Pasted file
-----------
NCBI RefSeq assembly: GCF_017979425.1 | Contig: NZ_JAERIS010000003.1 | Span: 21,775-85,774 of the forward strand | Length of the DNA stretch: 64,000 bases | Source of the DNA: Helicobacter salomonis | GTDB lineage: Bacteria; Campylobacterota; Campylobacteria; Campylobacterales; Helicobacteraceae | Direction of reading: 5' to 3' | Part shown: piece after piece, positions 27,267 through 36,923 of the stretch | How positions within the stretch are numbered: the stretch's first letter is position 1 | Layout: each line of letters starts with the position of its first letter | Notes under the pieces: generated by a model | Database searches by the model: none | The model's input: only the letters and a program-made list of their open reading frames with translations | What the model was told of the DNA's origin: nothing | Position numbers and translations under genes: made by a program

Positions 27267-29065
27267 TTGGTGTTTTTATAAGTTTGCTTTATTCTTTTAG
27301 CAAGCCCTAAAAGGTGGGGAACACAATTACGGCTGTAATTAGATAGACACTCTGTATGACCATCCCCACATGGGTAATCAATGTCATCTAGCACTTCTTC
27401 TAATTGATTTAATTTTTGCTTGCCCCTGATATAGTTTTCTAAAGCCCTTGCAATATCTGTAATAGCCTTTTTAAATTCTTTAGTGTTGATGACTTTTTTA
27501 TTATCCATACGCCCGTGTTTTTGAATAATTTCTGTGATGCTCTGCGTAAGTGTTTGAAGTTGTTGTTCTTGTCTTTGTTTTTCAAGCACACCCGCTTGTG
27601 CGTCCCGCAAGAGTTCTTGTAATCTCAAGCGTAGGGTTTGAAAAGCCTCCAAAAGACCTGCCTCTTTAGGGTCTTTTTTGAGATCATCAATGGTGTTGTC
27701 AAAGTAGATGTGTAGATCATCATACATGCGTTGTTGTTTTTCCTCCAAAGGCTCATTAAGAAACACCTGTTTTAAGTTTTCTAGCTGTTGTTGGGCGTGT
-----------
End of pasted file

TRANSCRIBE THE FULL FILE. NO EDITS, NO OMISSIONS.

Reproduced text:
NCBI RefSeq assembly: GCF_017979425.1 | Contig: NZ_JAERIS010000003.1 | Span: 21,775-85,774 of the forward strand | Length of the DNA stretch: 64,000 bases | Source of the DNA: Helicobacter salomonis | GTDB lineage: Bacteria; Campylobacterota; Campylobacteria; Campylobacterales; Helicobacteraceae | Direction of reading: 5' to 3' | Part shown: piece after piece, positions 27,267 through 36,923 of the stretch | How positions within the stretch are numbered: the stretch's first letter is position 1 | Layout: each line of letters starts with the position of its first letter | Notes under the pieces: generated by a model | Database searches by the model: none | The model's input: only the letters and a program-made list of their open reading frames with translations | What the model was told of the DNA's origin: nothing | Position numbers and translations under genes: made by a program

Positions 27267-29065
27267 TTGGTGTTTTTATAAGTTTGCTTTATTCTTTTAG
27301 CAAGCCCTAAAAGGTGGGGAACACAATTACGGCTGTAATTAGATAGACACTCTGTATGACCATCCCCACATGGGTAATCAATGTCATCTAGCACTTCTTC
27401 TAATTGATTTAATTTTTGCTTGCCCCTGATATAGTTTTCTAAAGCCCTTGCAATATCTGTAATAGCCTTTTTAAATTCTTTAGTGTTGATGACTTTTTTA
27501 TTATCCATACGCCCGTGTTTTTGAATAATTTCTGTGATGCTCTGCGTAAGTGTTTGAAGTTGTTGTTCTTGTCTTTGTTTTTCAAGCACACCCGCTTGTG
27601 CGTCCCGCAAGAGTTCTTGTAATCTCAAGCGTAGGGTTTGAAAAGCCTCCAAAAGACCTGCCTCTTTAGGGTCTTTTTTGAGATCATCAATGGTGTTGTC
27701 AAAGTAGATGTGTAGATCATCATACATGCGTTGTTGTTTTTCCTCCAAAGGCTCATTAAGAAACACCTGTTTTAAGTTTTCTAGCTGTTGTTGGGCGTGT